On human carrying capacity: A review essay on Joel Cohen's: How Many People Can the Earth Support?

MacKellar FL (1996). On human carrying capacity: A review essay on Joel Cohen's: How Many People Can the Earth Support? Population and Development Review 22 (1): 145-156.

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Abstract

Joel Cohen's eagerly awaited and broadly disseminated book is erudite, suffused with the ethical dimension of population policy, and comprehen- sive-touching on everything from paleodemography to AIDS, the theory of fertility decline, international population policy, and more. On these grounds, if a scientifically literate friend asked you for one book to read about population, this would be a good suggestion. The book is, as its au- thor promises us in the Introduction, "neither an alarmist tract nor a cornucopian lullaby" (p. 12), and that is precisely the sort of responsible balance we expect from a leading researcher in the field. The style of the book is breezy and irrepressible; some will like it, others will not. I found myself wishing that the editor had excised the chattiness, but readers with stronger nerves may thrive on it.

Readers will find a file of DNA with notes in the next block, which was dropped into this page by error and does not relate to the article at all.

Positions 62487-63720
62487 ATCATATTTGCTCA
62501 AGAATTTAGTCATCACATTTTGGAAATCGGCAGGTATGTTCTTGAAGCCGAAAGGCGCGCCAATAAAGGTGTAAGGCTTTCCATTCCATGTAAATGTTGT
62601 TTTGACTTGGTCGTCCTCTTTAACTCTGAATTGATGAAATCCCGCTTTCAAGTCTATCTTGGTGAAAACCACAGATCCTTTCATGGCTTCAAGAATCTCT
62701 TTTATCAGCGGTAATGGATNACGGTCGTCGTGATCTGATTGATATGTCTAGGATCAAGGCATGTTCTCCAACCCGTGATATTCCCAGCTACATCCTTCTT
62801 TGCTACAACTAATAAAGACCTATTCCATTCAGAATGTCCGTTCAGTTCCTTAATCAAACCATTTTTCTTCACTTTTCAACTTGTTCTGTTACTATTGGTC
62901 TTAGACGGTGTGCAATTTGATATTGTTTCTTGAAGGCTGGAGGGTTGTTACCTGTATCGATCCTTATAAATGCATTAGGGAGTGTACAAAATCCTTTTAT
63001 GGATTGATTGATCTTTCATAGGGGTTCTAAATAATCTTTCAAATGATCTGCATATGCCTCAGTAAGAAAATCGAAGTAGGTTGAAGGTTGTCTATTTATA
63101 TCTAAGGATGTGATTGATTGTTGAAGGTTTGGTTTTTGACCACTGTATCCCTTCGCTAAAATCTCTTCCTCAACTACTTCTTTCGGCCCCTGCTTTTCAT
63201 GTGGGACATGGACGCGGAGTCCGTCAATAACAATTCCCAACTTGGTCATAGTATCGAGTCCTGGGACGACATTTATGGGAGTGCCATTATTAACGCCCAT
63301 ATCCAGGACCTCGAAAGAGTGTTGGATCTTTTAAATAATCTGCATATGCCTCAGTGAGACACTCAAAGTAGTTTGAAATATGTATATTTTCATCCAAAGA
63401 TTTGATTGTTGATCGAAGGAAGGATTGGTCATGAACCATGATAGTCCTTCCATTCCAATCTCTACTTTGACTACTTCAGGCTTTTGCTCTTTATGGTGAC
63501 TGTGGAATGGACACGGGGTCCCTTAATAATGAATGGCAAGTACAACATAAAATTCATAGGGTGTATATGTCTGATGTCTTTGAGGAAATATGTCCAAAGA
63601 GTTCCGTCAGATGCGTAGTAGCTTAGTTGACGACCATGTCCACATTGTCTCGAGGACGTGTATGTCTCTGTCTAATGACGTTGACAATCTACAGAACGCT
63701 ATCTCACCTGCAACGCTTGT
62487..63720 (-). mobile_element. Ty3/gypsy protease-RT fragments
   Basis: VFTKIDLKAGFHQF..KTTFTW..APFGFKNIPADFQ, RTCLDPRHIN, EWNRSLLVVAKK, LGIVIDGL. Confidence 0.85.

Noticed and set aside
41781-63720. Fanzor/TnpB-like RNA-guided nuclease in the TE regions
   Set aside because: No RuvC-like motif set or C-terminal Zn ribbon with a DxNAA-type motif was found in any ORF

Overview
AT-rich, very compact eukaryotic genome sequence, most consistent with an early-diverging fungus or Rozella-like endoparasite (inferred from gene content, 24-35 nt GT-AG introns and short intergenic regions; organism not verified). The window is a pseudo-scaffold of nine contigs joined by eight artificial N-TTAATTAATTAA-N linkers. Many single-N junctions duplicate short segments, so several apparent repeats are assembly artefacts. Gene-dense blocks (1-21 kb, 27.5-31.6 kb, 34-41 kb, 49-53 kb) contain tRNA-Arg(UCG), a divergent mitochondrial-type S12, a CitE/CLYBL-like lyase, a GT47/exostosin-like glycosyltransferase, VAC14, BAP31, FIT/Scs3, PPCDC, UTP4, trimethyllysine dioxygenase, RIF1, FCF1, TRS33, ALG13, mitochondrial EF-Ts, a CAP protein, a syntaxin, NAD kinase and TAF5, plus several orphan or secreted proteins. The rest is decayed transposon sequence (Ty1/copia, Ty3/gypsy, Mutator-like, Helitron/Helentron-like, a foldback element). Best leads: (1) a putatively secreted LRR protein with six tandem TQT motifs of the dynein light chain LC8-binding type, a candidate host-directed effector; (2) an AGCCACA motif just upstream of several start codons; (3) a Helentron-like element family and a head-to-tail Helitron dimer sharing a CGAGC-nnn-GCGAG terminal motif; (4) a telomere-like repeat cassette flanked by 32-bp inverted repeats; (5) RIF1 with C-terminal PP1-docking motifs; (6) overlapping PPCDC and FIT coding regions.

Having been assured that the volume is basically sound, readers of this journal will wish to know whether it makes a scientific contribution or sheds new light on policy questions. Here, How Many People Can the Earth Support? is a study in contrasts....

Item Type: Article
Research Programs: World Population (POP)
Bibliographic Reference: Population and Development Review; 22(1):145-156 (March 1996)
Depositing User: IIASA Import
Date Deposited: 15 Jan 2016 02:06
Last Modified: 24 Feb 2016 16:56
URI: http://pure.iiasa.ac.at/4628

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